She died just after her third birthday.

Gottfried Heinrich (1724-1763)

It appears that Gottfried Heinrich Bach had a mental disability of some kind, as he is described in historic records as “feeble-minded.” However, he played the keyboard very well. Later, instead of embarking on a career of his own, he moved in with his younger sister Elisabeth and her husband.

Christian Gottlieb (1725-1728)

He, like his older sister Christiana, died just after his third birthday.

Elisabeth Juliana Friederica (1726-1781)

We don’t know a tremendous amount about Elisabeth, but we know that she married one of her father’s pupils, an organist named Johann Christoph Altnikol. They named their firstborn Johann Sebastian, but he died in infancy. After her husband died, Elisabeth received money to survive from her half-brother, C.P.E. Bach, who helped to support both her and her disabled brother Gottfried.

Ernestus Andreas (1727-1727)

He only lived for two days.

Regina Johanna (1728-1733)

She died a few months before her fifth birthday.

Christiana Benedicta (1730-1730)

She lived for three days.

Christiana Dorothea (1731-1732)

She died at the age of seventeen months.

Johann Christoph Friedrich (1732-1795)

Johann Christoph Friedrich Bach

Johann Christoph Friedrich Bach

Johann Christoph Friedrich was born during a stretch of tragedy for the family, as Johann Sebastian and Anna Magdalena lost child after child. Today he’s known as the Bückeburg Bach, after the town in which he worked. He wrote all kinds of music, from symphonies to sonatas. In 1755 he married a singer, and they had a son named Wilhelm who became a professional composer in his own right.

Johann Christoph Friedrich Bach: Concerto for Viola, Piano and Orchestra

Johann August Abraham (1733-1733)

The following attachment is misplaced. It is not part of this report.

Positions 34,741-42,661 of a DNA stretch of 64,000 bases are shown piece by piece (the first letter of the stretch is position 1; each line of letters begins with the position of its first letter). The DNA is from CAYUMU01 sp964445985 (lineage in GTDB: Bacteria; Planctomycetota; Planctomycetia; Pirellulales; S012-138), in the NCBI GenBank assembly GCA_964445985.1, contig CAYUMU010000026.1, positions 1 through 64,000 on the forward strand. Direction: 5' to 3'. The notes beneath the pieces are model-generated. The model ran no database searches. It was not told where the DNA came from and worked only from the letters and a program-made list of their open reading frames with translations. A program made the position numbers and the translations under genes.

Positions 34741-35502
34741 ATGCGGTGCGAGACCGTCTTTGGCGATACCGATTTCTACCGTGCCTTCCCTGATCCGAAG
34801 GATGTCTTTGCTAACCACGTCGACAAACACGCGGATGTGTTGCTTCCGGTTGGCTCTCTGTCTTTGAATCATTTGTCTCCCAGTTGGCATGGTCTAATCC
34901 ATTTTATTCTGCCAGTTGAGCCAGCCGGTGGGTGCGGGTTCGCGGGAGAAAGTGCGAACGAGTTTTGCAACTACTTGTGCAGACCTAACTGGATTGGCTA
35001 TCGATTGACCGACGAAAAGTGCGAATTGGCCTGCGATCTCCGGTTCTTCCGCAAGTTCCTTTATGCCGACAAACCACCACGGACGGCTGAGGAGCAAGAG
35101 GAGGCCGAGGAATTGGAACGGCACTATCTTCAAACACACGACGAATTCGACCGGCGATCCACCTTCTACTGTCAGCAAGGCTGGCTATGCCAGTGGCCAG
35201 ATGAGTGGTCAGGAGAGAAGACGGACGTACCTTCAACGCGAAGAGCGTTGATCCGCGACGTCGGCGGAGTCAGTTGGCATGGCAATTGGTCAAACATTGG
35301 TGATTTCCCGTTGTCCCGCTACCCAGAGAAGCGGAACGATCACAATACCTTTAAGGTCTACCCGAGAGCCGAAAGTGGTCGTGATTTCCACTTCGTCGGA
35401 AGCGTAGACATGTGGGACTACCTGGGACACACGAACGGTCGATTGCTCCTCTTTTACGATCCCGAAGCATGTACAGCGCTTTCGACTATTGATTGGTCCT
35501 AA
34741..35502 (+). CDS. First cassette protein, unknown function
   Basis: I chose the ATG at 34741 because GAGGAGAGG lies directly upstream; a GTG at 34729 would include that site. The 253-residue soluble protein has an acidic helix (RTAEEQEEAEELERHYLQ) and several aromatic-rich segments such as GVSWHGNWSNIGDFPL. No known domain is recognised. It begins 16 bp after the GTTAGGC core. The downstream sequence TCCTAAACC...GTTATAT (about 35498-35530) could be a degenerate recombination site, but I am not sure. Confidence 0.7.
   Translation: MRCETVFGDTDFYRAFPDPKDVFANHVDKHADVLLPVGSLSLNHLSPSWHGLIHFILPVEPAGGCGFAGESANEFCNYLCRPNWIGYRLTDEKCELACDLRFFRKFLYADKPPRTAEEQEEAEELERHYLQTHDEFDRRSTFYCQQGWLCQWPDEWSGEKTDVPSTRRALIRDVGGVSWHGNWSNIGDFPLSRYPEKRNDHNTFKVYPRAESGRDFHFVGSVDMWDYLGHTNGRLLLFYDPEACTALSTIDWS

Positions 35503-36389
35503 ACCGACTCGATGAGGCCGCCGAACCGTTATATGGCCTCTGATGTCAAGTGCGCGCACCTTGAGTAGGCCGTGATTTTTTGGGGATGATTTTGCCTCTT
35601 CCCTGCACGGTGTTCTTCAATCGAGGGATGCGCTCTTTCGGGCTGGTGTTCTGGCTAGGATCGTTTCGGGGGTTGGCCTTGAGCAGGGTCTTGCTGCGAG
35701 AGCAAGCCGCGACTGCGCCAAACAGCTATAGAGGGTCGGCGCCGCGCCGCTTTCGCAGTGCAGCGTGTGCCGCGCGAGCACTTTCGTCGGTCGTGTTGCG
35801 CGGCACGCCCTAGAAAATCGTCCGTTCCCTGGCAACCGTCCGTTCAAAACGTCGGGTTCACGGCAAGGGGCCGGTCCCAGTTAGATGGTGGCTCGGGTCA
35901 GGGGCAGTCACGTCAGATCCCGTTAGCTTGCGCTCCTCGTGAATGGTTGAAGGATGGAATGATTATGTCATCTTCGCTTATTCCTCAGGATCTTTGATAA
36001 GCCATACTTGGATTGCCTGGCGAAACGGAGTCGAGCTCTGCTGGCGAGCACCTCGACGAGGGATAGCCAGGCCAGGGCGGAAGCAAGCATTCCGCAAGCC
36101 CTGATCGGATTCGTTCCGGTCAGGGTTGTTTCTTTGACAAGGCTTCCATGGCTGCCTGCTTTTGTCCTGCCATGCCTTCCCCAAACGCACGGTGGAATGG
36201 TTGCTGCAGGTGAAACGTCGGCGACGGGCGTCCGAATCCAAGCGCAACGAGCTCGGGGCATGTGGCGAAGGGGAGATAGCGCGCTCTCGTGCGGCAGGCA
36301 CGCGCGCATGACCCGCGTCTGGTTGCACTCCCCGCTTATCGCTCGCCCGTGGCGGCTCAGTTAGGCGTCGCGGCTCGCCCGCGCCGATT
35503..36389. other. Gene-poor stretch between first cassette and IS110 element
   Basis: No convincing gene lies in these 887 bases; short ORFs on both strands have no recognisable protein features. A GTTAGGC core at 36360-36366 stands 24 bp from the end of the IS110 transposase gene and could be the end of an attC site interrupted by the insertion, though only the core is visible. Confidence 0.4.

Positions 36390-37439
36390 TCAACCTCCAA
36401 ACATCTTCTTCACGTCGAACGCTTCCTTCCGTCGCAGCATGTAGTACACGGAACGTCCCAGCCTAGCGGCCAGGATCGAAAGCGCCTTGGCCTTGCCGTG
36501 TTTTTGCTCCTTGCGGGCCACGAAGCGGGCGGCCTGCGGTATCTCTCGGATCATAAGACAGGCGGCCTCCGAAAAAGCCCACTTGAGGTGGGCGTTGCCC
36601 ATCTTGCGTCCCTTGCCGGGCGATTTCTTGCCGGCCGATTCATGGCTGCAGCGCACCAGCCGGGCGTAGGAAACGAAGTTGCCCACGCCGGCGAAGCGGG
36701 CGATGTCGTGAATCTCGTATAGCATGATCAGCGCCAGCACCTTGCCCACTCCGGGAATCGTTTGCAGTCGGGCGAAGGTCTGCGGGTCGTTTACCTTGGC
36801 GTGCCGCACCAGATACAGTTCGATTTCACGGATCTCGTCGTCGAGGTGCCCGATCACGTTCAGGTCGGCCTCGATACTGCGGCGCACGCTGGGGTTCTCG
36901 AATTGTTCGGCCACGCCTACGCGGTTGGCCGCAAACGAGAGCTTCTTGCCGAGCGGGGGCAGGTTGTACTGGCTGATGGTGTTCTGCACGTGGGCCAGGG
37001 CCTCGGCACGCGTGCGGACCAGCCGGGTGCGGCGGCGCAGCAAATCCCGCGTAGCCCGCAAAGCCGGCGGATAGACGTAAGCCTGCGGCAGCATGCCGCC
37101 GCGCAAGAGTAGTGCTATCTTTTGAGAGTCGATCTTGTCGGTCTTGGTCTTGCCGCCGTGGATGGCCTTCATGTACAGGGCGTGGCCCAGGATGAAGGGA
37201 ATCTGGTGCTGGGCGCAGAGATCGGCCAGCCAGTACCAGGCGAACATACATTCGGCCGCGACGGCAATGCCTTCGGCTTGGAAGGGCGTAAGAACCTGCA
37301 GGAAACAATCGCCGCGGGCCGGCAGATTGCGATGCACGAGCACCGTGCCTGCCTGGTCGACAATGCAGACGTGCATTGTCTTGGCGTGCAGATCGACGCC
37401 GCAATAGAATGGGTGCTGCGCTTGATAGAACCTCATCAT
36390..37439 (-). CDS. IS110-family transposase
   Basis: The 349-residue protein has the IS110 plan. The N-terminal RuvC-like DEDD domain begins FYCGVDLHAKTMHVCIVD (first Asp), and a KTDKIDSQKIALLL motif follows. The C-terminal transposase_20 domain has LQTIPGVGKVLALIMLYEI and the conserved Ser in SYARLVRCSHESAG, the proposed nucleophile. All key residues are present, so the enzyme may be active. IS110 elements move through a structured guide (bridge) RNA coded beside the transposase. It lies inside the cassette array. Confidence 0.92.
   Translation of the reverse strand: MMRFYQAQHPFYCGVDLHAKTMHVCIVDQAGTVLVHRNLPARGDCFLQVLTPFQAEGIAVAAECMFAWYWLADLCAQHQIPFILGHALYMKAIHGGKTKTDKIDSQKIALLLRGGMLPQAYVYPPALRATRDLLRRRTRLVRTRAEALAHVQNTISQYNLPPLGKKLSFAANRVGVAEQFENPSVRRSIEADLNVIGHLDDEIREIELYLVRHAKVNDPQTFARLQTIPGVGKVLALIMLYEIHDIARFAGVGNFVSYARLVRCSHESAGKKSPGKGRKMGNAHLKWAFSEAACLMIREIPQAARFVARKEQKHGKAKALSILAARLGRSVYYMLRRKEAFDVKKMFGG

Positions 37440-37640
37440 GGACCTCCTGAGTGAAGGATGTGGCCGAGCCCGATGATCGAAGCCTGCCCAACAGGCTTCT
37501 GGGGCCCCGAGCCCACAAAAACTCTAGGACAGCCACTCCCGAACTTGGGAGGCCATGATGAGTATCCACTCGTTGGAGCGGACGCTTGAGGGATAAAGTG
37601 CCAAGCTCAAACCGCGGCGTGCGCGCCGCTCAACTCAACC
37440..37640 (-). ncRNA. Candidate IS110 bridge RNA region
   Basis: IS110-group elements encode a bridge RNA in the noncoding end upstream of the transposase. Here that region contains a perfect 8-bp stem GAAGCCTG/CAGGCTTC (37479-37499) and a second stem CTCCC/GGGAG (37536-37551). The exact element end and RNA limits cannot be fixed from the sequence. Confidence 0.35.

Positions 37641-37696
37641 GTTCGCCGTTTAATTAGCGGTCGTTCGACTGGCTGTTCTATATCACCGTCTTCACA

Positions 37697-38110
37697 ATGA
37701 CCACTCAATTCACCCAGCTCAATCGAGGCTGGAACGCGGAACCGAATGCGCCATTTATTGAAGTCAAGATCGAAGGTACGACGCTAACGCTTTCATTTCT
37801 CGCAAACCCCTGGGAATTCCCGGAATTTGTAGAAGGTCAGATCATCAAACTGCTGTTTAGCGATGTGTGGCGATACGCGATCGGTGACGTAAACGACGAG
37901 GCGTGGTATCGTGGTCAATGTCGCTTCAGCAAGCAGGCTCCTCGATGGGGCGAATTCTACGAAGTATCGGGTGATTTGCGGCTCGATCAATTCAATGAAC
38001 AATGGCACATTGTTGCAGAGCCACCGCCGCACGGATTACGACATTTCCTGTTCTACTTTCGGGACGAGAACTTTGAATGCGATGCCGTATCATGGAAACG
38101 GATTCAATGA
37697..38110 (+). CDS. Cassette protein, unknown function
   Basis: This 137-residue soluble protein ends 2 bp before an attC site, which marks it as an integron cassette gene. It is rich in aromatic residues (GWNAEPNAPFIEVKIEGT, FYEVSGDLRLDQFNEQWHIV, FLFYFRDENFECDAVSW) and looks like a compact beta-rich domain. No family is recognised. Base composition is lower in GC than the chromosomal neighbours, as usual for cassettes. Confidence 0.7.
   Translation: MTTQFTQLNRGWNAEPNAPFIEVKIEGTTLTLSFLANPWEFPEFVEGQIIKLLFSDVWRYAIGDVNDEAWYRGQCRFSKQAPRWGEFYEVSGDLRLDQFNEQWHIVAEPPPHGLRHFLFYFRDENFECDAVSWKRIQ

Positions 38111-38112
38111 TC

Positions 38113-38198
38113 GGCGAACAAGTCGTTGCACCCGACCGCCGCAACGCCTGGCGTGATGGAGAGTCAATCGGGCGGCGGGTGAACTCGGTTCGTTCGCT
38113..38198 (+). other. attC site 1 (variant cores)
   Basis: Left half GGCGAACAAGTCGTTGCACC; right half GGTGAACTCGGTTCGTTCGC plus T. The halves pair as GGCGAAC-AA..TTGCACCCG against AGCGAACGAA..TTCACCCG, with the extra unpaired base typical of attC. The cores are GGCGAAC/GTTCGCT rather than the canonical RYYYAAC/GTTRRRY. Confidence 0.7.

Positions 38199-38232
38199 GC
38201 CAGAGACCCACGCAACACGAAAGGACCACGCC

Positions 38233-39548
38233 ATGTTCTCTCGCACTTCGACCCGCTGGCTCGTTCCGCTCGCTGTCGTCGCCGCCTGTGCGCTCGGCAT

He only survived for a day.

Johann Christian (1735-1782)

Portrait of Johann Christian Bach (1735-1782) in 1776 by Thomas Gainsborough

Portrait of Johann Christian Bach in 1776 by Thomas Gainsborough

His dad was fifty years old when Johann Christian Bach was born! He studied with his father for a while, then (perhaps hoping to gain a more modern musical perspective), he studied with his older half-brother C.P.E. Bach, who, given the age difference, probably felt more like an uncle than a brother.

Johann Christian Bach enjoyed a successful career. He lived for many years in Italy and England, and even became Princess Charlotte’s music instructor. (He also converted to Catholicism, which his father, a famously devout Lutheran, probably wouldn’t have been too happy about!) He married a singer and died childless and in poverty. Luckily, Queen Charlotte arranged for a pension for his wife.

Johann Christian Bach: Concerto for Pianoforte Op. 13 No. 6 in E flat

Johanna Carolina (1737-1781)

We know very little about the life of Johanna Carolina. We know that she never married, and that she was only twelve when her father died, and twenty-two when her mother died.

And last but not least…

Regina Susanna (1742-1809)

Five years younger than her next-oldest sibling, Regina Susanna was the only Bach child to live into the nineteenth century. By her old age, she was destitute, and in the early 1800s, the editor of the Allgemeine Musikalische Zeitung printed a notice explaining her circumstances and asking for donations to support her. One of the readers believed to have answered the call? A prickly Vienna-based composer named Ludwig van Beethoven.

Tragically, after Bach’s death in 1750, the surviving sons quarreled, and C.P.E. Bach ended up, as best we know, being the only sibling who ever provided any financial assistance to Anna Magdalena in her widowhood. She, like her youngest daughter, died deep in poverty in 1760 and was buried in an unmarked grave.

The Bach family is the most famous extended family in music history. Understanding the joys and sorrows of its members as reflected in its many births and deaths lends depth to our understanding of all the music they left for future generations.